Celebrations to Recognize Holi

The festival of Holi is known as the festival of color. It contains many exuberant celebrations and rituals that are indicative of the joyous jubilation being honored because Prahlada was saved from the fire that his sister, Holika, carried him into – upon their father’s order. It is believed that Lord Vishnu protected Prahlada and thus ceremonious dance, food, and music are enjoyed during this celebration to praise the Lord Vishnu and Prahlada’s salvation from the fire. Let’s look at some other ways that Hindus celebrate Holi.

The most prevalent celebratory staple in a Holi festival is both the bonfire and the throwing of colored powder and/or perfumes at one another. The second most prevalent description of a traditional Holi festival would be best described as a wild celebration whereby the normally strict gaps between gender, status, and class are lowered so that all Hindus can join in the celebration equally. Holi celebrations traditionally last about 2 days, however in Mathura the Holi festival lasts a full 16 days.

The bonfire is lit around midnight to coincide with the rising moon. Men spend many days prior to the festival collecting enough wood to be used in the bonfire. The custom of smearing oneself, and each other, with colored powder and perfumes (or scented water) is likely why the festival has been dubbed the “Festival of Colors.”

The celebration is known for an excess of dance, music, and food to regale the arrival of spring in full glory. The dancing and singing are said to represent and symbolize the victory of good (Prahlada) over evil (Holi and their father Hiranyakashipu). One cannot underscore the exuberance and enthusiasm with which the rejoicers dance around the bonfire in celebration of Holi.

In Gorakhpur, the morning of Holi is likened to a New Year’s celebration as it is coincides with the last day of the Hindu calendar month Phalgun, which is considered the end of the Hindu year. The day is spent visiting every house, independent of class, singing Holi songs and showing gratitude for one another by smearing colored powders. It is largely considered the most colorful, joyful, and happiest day of the year – a day where brotherhood is promoted amongst all people.

In Kumaon the Holi festival is largely a festival of song. And as such there are even specific times for each song to be sung. Peelu, Bhimpalasi, and Sarang ragas are sung at noon, while Kalyan, Shyamkalyan, and Yaman songs are to be sung in the evening.

In Bihar, the ceremony is a loud and joyous event where grains, wood, leaves, and dung are all used in the bonfire. The elder of the community lights the bonfire and smears participants with color to greet them as they join in the festival activities. On the next day the festival continues in a spirit of abandon and frolic. Liquor is imbibed in copious amounts during the Holi festival in Bihar.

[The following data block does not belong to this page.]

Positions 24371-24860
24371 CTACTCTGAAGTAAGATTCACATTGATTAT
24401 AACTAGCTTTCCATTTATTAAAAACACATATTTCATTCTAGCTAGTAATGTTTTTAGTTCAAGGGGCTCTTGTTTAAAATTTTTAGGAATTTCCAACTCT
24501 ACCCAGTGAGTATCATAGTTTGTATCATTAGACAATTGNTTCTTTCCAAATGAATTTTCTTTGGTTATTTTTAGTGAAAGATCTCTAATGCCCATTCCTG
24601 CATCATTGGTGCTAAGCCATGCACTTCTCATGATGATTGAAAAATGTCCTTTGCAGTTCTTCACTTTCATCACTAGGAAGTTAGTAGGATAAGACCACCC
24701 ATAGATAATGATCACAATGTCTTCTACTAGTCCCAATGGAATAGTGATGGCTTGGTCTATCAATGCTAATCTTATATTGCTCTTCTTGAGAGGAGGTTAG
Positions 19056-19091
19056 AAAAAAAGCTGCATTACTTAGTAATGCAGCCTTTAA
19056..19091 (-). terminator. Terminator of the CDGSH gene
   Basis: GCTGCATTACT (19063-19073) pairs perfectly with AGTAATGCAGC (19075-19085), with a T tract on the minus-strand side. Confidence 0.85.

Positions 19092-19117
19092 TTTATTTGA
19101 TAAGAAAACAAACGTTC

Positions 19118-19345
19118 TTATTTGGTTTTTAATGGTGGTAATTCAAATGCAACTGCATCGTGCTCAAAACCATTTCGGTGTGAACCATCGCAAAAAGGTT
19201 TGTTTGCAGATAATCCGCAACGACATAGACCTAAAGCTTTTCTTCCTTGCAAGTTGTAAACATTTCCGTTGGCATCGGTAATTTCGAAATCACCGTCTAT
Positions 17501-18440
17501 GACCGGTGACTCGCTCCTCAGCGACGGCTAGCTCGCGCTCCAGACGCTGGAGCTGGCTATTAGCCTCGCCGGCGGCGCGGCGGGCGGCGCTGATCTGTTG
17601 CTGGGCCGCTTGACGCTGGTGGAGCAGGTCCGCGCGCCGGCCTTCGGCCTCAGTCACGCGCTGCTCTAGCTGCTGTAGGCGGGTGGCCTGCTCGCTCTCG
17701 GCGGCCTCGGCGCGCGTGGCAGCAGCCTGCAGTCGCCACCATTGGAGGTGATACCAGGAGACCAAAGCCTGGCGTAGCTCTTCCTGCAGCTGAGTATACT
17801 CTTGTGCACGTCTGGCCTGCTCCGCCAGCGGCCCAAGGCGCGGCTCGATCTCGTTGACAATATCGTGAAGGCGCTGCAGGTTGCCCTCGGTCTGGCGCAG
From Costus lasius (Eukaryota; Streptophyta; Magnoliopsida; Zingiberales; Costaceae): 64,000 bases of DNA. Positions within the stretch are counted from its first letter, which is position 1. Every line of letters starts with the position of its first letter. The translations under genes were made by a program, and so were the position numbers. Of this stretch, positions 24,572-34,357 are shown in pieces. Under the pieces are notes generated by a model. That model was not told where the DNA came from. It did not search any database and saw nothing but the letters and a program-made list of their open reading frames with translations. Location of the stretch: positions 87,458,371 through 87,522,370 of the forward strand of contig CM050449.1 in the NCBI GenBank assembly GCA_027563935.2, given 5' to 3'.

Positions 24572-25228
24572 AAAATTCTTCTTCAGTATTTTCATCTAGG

The Hindus recognize many different ways to celebrate the coming of spring with rejoicing in the traditions of the Holi story of the old Hindu religion. It is a time for rejoicing and celebrating with a fervent passion for life and salvation.

History of Holi

The ancient Indian festival of color known as Holika, or Holi, is primarily celebrated in India and Nepal, as well as in other regions around the globe. As an increase of tourism in recent years occurs during the festival of color, it has become exceedingly popular and important to regions that are known to have a direct connection to Barsana, Vrindavan, Nandagaon, Mathura and Lord Krishna.

There is a long-held belief of the Hindu religion that Hiranyakashipu was a demon of the worst kind – the greatest king of all demons and had been granted a boon by Brahma which made it near impossible to kill him. He grew more demonic and demanded that all people worship him and cease worshipping the Gods. His own son was a devotee of Lord Vishnu and this angered Hiranyakashipu such that he was determined to kill him. But alas his son was untouchable. After several failed attempts to kill his son, he finally ordered Prahlada to sit in his sister’s lap, Holika. His sister held a boon that kept her from being harmed by fire. Their father shackled them in the chair and started a huge fire. Prahlada prayed to Lord Vishnu to protect him. To everyone’s amazement Holika burnt to death while Prahlada was spared. Thus the burning of Holika and Prahlada’s salvation is celebrated as Holi. In some areas the festival is celebrated for many days – up to 16 days in Mathura – as an honor and remembrance of Krishna’s divine love of Radha.

The festival of Holi holds many purposes to the Hindus. It is a festival to scoot out winter and welcome spring’s lush harvests and fertile land. As a festival it serves to welcome spring fervently as the new season full of joy and bright colors. The festival itself is exhilarating with wild celebrations including bonfires and the throwing of colored powder at one another. The bonfires represent remembrance of Prahlada’s escape from the fire that his sister, Holika carried him into.

The color festivities last for about five days total and end on Panchami, which is known as the fifth day of the full moon. The origin of the current day Holi festival has been traced back to ancient Bengal. Interestingly the Holi festival lowers the strict gaps that normally exist between ‘classes’ in Hindu religion. Rich, poor, women, and men all rejoice and celebrate together – as such no polite behavior is mandated either and the entire celebration is a cause for much joy and excitement amongst all Hindus.